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Subject: Who needs Old Friends when one has got Stewards rss

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Alan Kwan
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The copy I've ordered arrived after a looong wait, and I finally had the chance to bring my own copy to the Saturday session.

I took Blue, my favorite color, and proceeded to teach Yellow, a new player. With some experience in the game, I gave a detailed explanation of not only the rules, but also some basic strategy tips (such as the point that non-farm properties generally having better 'printed stats' than Farms, but Farms have got more and better helpers in the decks), including an overview of the first six special cards. Red and Green were more experienced players, so I decided to draw a Last Will card instead of starting with 70G. To the delight of the experienced players (who were perhaps a bit fed up with having played too many 70G games), we drew 120G, so we were in for a long race.

We used the TGHK custom that the owner of the game (me, Blue) will be the starting player. My starting hand included the 10G Mansion which can burn 5G maintenance with a Lady, and a Town House which could burn 3+3G maintenance with the Town/Manor Gardener. Seeing that Mansions had a good +3G buying price while Town Houses had a bad price, I discarded the Town House and Gardener, and kept the Mansion plus a 2G Carriage. In retrospect, that was a good choice also for another reason: the Mansion gives 5G maintenance for one slot, while the Town House gives 6G maintenance with the Gardener, but that would take up two slots, so the former is more efficient (though the Gardener would be better if I could find another Town/Manor House). Yellow had a Reservation and a Waiter, so he kept those.

The special cards for the first round were two Old Friends and the house Steward. I sensed that the Steward was no worse than an Old Friend for me (perhaps even better, since it also burns 1G expense), so I chose the 3C/2A plan. Red and Green, being experienced players who knew too well the power of the Old Friend, did snatch up the Friends, and I got the Steward as desired. I actually screwed up and mistakenly drew Event cards instead of Companion cards which I intended to (it's puzzling to myself how I keep making this mistake so easily), but I just lived with it (instead of requesting a disgraceful take-back as an experienced player), took a Wild, and played the Mansion and the Wild for my first round (while holding on to the Steward and the Carriage for the next round). (In retrospect, this 'honorable' act might have been the mysterious reason of my strong luck for the rest of this game ... )

In my last game before this one, I made the mistake of setting up too lean an engine (filling my board with many action-free expenses which didn't add up to enough), so against the high goal of this game, I realized that I needed another big property. In the second round, I got the 20G farm which could burn 7G with a horse, sent an errand to make farms expensive, and then played the house Steward, the 2G Carriage, and bought the farm for my 3 actions.

In the third round, considering that I needed only two actions to add a horse and maintain the farm, I chose the 6C/2A plan in hopes of drawing a horse. I drew three H&E cards and three companions, and wow, not only did I get a horse, I also got a farm Steward, the +2 Coachman, and a 3G/A Carriage! I hurriedly picked up an extension board, since the need had become obvious. So after three rounds, I had a Mansion and a Farm with a Steward for each, and a Carriage, and could burn 15G each round without spending any actions.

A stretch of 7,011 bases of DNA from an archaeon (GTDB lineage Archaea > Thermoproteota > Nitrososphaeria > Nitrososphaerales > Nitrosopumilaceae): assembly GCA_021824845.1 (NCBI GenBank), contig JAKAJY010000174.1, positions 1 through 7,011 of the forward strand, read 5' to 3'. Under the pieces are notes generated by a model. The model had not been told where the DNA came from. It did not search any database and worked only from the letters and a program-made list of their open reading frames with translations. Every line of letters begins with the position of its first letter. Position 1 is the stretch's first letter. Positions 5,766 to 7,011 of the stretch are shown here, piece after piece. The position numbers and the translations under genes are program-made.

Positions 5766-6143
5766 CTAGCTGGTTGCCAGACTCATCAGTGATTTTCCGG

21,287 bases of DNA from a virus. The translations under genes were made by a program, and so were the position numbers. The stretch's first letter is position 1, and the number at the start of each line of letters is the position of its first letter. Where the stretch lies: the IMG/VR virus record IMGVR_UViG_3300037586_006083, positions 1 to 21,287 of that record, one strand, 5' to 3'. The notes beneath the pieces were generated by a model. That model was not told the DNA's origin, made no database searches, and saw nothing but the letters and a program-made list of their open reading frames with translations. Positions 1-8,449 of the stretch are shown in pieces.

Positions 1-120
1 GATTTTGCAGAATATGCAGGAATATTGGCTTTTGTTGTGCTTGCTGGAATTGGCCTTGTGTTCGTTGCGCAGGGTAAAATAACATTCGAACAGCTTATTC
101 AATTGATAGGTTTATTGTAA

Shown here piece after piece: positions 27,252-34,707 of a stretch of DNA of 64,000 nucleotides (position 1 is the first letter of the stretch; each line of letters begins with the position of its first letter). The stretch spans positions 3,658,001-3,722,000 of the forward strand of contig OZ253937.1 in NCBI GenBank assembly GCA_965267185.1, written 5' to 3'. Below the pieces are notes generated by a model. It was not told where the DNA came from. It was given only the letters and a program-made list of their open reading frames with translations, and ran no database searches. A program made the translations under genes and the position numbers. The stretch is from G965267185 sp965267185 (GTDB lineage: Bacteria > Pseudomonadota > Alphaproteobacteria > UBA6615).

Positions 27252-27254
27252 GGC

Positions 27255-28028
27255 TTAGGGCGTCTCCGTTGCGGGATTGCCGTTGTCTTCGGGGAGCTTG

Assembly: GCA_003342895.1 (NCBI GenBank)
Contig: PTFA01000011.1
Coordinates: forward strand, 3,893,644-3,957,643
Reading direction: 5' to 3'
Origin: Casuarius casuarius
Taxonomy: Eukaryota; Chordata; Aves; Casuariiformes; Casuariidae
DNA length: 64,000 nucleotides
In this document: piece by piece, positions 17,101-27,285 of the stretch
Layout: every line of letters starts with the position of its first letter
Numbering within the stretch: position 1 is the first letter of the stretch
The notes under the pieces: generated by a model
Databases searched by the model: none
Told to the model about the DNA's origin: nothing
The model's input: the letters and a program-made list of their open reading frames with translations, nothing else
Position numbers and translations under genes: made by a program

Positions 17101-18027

In the fourth round, the 2G/+2C special School Chum was dealt, but nobody else took it, so I grabbed it (plus another extension board) while playing my Carriage plus Coachman. Now I could burn 22G each round with just one action. In the fifth round, I got another extension board to play the School Chum - and his expense plus the cards turned out to be very useful ...

I could somehow gain control of the property market for the last two rounds, enabling myself to sell off my properties cheaply while my opponents had to swallow more cash. I also drew some wonderful Carriage Ride events to help myself spend 11G with two of my actions in the last round, and finished the game with -16G.

Yellow was running two Reservations with a Waiter and two houses, and finished the game with around 5G. Interestingly, Red and Green were left with over 20G despite their Old Friends. Red admitted that he had misplayed at some point. This confirmed the fact that, while Old Friends are strong, they are not simply an easy ticket to victory. You still have to play well with an Old Friend, and you can even be out-played if someone else gets lucky. (That miracle draw of mine on round 3 ...)



round# maintenance expenses events
2 5 3
3 12 3
4 12 10
5 12 12
6 12 12
7 5 12 11
losses from property prices 13
total: 134


(I perhaps went to the Opera once or such, couldn't quite remember.)

Not only did I get lucky card draws, I also went very smooth with my errands. I managed to get three extension boards when I needed them, and also controlled the property market in the last two rounds when I needed them. Another point of note is that, I was playing out this game in accordance with the theory I 'discovered' in another thread: properties first, expenses mid-game (with Carriages and Coachman )

The importance of the property market should not be under-estimated. Say I am competing against another opponent to sell our properties. If I control the market, I sell at -3 while he sells at +3. If he controls the market, I have to sell at +3 while he sells at -3. That's a swing of 6G for each player, for a total swing of 12G between the two players!

Yellow was very satisfied with his first play of the game.
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